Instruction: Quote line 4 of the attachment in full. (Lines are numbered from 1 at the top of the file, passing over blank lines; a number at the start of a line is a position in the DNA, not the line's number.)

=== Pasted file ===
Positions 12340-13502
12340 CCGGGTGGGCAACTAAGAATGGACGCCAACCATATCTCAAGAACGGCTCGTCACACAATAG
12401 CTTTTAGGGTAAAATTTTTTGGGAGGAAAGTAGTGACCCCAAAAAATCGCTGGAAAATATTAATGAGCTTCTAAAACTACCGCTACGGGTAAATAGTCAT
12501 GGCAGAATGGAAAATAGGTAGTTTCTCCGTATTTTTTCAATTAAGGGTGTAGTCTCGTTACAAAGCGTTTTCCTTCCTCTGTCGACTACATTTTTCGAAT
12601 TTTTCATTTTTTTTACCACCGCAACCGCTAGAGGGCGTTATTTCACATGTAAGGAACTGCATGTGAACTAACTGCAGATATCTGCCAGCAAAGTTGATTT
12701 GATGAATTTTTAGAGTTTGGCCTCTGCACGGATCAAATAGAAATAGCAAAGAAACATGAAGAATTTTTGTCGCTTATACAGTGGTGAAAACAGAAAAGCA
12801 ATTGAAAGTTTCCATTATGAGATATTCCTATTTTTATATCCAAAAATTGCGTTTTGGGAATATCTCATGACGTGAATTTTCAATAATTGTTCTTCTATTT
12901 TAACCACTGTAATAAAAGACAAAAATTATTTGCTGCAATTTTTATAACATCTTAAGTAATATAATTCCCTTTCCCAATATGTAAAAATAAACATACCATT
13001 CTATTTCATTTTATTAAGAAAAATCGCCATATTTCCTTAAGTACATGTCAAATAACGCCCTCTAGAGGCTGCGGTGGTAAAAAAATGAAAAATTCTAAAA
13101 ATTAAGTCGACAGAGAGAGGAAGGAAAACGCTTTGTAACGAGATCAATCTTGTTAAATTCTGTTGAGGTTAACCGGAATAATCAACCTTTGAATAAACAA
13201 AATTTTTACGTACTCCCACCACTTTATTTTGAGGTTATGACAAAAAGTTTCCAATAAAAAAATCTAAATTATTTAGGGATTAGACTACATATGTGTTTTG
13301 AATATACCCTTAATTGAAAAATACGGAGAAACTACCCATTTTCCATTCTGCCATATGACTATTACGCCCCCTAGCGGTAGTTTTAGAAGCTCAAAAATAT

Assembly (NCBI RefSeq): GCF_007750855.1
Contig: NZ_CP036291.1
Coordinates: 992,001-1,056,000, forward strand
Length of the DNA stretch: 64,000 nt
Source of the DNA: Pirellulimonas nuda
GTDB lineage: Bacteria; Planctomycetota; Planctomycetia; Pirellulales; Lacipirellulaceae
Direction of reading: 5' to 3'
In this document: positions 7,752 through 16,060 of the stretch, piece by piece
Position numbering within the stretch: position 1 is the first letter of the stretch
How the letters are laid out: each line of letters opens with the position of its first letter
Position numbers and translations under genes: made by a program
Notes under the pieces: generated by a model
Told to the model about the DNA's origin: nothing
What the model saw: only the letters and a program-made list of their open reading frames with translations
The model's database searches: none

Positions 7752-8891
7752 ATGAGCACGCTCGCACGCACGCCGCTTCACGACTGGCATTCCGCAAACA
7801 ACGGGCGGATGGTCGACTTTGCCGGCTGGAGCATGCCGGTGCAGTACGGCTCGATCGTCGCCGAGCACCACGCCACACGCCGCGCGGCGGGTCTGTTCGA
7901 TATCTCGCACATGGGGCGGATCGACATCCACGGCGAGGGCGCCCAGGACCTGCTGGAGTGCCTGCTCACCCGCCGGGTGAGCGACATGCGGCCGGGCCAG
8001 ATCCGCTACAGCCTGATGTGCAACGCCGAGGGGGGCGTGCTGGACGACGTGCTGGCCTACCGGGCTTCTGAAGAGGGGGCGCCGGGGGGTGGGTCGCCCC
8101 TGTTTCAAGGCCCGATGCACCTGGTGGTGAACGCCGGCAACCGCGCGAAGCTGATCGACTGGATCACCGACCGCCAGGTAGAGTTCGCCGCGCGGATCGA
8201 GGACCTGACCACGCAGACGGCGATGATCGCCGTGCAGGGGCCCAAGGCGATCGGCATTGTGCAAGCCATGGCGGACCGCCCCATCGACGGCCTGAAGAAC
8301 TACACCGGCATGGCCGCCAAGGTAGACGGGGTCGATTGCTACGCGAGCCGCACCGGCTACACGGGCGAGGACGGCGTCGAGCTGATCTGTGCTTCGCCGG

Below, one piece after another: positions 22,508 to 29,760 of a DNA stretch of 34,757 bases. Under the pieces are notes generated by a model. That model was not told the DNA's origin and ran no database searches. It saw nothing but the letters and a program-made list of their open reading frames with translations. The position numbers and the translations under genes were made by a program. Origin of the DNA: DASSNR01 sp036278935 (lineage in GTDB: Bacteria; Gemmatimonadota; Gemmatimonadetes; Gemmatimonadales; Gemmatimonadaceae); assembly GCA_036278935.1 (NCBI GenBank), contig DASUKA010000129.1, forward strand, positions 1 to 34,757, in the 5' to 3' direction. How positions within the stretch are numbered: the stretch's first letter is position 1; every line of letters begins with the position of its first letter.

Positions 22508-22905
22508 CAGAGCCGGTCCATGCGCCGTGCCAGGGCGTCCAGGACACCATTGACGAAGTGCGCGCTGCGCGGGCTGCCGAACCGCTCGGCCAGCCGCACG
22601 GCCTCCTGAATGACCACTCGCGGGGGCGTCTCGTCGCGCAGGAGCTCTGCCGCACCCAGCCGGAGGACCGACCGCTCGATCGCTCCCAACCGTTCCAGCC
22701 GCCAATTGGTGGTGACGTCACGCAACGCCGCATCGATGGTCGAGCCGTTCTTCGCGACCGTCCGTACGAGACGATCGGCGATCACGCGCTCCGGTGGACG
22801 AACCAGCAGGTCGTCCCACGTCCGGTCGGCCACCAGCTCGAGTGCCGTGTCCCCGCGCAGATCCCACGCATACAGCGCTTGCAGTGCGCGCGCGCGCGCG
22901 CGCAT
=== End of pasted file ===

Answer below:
12501 GGCAGAATGGAAAATAGGTAGTTTCTCCGTATTTTTTCAATTAAGGGTGTAGTCTCGTTACAAAGCGTTTTCCTTCCTCTGTCGACTACATTTTTCGAAT